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Clinical trials are a fundamental tool in evaluating the safety and efficacy of new drugs, medical devices, and health system interventions. Clinical trial visits generally involve eligibility assessment, enrollment, intervention administration, data collection, and follow-up, with many of these steps performed during face-to-face visits between participants and the investigative team. Social distancing, which emerged as one of the mainstay strategies for reducing the spread of SARS-CoV-2, has presented a challenge to the traditional model of clinical trial conduct, causing many research teams to halt all in-person contacts except for life-saving research. Nonetheless, clinical research has continued during the pandemic because study teams adapted quickly, turning to virtual visits and other similar methods to complete critical research activities. The purpose of this special communication is to document this rapid transition to virtual methodologies at Clinical and Translational Science Awards hubs and highlight important considerations for future development. Looking beyond the pandemic, we envision that a hybrid approach, which implements remote activities when feasible but also maintains in-person activities as necessary, will be adopted more widely for clinical trials. There will always be a need for in-person aspects of clinical research, but future study designs will need to incorporate remote capabilities.
Research opportunities associated with the proliferation of the electronic health record (EHR), big data initiatives, and innovative approaches to trial design can present challenges for obtaining and documenting informed consent. Broad-scale informed consent (a term used herein to describe institutional models, rather than the Common Rule’s strict regulatory definition for “broad consent”) may facilitate the use of existing data and samples and speed the pace of research by minimizing barriers to consent. We explored the use of broad-scale informed consent within the Clinical Translational Science Award (CTSA) Program Network.
We surveyed CTSA Hubs concerning policies, practices, experiences, and needs within three domains of broad-scale informed consent: (1) participant recontact; (2) biospecimens; and (3) clinical data sharing.
Of 61 CTSA Hubs surveyed, 37 (61%) indicated ongoing work related to at least 1 domain of broad-scale informed consent; 18 Hubs (30%) reported work in all 3 domains. The EHR predominated as the implementation system across all three domains. Research and IT leadership and the Institutional Review Board were most commonly endorsed as institutional drivers, while systems/technical issues and impact on clinical workflow were the most commonly reported barriers.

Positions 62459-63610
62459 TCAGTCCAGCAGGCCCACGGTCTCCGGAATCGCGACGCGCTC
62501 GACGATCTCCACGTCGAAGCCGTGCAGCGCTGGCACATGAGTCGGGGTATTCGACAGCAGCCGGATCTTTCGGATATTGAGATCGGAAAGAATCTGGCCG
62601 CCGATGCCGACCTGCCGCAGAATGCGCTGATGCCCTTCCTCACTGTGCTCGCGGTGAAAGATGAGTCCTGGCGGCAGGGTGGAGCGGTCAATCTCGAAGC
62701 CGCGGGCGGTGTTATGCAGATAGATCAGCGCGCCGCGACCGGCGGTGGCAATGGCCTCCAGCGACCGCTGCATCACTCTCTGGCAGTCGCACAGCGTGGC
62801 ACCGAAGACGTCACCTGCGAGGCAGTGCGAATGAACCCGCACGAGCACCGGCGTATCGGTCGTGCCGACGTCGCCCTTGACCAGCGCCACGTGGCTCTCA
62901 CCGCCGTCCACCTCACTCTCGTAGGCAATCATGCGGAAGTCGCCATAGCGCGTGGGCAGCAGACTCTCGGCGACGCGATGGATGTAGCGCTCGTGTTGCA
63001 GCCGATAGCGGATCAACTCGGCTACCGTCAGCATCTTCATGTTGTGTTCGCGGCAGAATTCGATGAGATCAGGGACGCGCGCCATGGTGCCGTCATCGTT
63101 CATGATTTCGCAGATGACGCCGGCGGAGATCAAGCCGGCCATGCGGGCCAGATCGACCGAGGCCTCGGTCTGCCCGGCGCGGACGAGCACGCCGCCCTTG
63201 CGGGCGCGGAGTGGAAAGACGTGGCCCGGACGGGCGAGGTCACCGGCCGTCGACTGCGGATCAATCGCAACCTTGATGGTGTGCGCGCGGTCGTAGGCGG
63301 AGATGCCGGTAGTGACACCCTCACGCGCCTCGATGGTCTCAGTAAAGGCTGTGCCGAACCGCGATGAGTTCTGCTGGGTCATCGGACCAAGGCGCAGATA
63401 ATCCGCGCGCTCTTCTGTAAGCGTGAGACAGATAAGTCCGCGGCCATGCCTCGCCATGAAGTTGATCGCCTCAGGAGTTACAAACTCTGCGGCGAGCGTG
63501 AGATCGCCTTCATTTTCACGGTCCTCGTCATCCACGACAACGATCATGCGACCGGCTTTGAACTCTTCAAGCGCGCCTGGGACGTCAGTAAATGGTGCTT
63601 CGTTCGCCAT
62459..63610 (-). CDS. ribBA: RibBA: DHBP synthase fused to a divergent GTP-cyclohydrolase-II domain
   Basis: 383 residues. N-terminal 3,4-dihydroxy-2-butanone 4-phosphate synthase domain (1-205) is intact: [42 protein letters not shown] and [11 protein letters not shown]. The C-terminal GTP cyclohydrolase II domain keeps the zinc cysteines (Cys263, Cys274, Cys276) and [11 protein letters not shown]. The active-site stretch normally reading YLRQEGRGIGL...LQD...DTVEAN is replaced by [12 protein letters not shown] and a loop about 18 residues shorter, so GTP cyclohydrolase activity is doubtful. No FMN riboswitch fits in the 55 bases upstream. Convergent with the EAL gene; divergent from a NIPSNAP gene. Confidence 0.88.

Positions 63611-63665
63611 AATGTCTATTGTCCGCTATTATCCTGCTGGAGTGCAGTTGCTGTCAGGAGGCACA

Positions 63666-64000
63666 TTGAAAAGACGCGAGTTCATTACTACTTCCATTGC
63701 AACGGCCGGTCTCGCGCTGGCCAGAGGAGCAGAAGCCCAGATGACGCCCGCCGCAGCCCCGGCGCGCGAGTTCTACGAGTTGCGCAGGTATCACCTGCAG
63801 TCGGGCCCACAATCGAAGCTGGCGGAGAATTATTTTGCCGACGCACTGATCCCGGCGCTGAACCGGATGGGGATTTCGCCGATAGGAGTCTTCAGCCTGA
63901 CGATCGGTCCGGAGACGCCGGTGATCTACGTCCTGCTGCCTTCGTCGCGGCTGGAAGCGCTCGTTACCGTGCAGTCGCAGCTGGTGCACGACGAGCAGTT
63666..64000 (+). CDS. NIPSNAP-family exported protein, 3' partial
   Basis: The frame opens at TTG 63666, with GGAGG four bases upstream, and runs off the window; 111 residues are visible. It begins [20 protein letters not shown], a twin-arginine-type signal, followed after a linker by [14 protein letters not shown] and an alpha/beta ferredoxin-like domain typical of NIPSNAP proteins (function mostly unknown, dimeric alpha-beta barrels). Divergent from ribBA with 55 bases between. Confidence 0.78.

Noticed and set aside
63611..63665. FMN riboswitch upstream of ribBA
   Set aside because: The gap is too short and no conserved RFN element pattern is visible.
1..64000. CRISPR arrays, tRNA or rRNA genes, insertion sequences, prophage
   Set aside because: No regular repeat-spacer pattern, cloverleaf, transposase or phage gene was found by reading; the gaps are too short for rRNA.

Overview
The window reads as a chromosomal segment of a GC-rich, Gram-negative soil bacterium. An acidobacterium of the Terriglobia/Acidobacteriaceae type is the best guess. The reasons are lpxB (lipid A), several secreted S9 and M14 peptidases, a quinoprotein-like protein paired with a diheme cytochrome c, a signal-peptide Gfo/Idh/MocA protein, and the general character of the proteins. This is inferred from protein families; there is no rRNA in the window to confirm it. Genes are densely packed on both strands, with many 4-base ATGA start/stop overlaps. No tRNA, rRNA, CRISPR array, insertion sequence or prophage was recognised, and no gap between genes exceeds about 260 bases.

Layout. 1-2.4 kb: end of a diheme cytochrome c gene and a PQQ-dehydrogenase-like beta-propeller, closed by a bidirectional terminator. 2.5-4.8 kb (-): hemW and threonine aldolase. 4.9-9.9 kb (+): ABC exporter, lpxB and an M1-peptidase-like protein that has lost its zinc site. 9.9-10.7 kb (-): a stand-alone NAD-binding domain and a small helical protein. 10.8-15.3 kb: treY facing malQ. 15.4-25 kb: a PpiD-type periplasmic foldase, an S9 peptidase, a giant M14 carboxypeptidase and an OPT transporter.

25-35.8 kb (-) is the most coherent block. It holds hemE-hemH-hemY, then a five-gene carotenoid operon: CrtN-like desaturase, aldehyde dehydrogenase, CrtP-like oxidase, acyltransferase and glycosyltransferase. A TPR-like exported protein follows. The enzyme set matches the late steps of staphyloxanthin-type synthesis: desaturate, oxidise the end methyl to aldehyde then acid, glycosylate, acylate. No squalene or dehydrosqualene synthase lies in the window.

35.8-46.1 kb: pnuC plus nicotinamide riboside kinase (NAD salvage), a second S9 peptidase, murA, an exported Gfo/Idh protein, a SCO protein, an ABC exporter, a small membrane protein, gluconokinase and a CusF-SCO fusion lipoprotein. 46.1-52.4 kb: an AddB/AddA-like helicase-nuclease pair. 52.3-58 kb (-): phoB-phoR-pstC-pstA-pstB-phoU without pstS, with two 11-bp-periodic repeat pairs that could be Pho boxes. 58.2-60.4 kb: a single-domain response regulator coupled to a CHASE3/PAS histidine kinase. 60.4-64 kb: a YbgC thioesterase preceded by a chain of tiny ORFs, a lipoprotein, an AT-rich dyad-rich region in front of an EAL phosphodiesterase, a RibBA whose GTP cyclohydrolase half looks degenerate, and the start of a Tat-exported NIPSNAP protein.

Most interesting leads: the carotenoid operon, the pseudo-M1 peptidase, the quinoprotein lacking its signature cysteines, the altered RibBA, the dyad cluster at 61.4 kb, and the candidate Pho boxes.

While survey results indicate considerable variability in the implementation of broad-scale informed consent across the CTSA consortium, it is clear that all CTSA Hubs are actively considering policy and process related to these concepts. Next steps cluster within three areas: training and workforce development, streamlined policies and templates, and implementation strategies that facilitate integration into clinical workflow.
Background: Although exposure-based therapy is a well-established, effective treatment for post-traumatic stress disorder (PTSD), some practitioners report reluctance to implement it due to concerns that it may exacerbate symptoms of PTSD and commonly comorbid disorders, such as substance use disorders (SUD).
Aim: This study compared the exacerbation of psychological symptoms among participants with comorbid PTSD and SUD who received either SUD treatment alone or SUD treatment integrated with exposure therapy for PTSD.
Method: Participants (N = 71) were treatment-seeking, military Veterans with comorbid PTSD and SUD who were randomized to 12 individual sessions of either (1) an integrated, exposure-based treatment (Concurrent Treatment of PTSD and Substance Use Disorders using Prolonged Exposure; COPE); or (2) a non-exposure-based, SUD-only treatment (Relapse Prevention; RP). We examined between-group differences in the frequency of statistically reliable exacerbations of PTSD, SUD and depression symptoms experienced during treatment.
Results: At each of the 12 sessions, symptom exacerbation was minimal and generally equally likely in either treatment group. However, an analysis of treatment completers suggests that RP participants experienced slightly more exacerbations of PTSD symptoms during the course of treatment.
Conclusions: This study is the first to investigate symptom exacerbation throughout trauma-focused exposure therapy for individuals with comorbid PTSD and SUD. Results add to a growing literature which suggests that trauma-focused, exposure-based therapy does not increase the risk of symptom exacerbation relative to non-exposure-based therapy.
Co-occurring psychiatric and alcohol use disorders can have devastating personal and societal effects, yet little evidence exists to guide clinical treatment. In the face of scant data, individual practitioners must rely instead on professional experience and those limited practice guidelines that currently exist. The American Psychiatric Association (APA) advises that failure to treat a concurrent psychiatric disorder reduces the likelihood that the treatment for a substance use disorder (SUD) will be effective. Indeed, the effects of nontreatment were demonstrated in a prospective study assessing alcohol-dependent patients for 1 year following hospitalization for alcohol dependence, in which untreated depression was directly associated with a shorter time to first drink. The results also showed that among those patients with depression (Slide 1), taking antidepressants at the time of discharge increased the likelihood of an individual remaining abstinent during the follow-up period.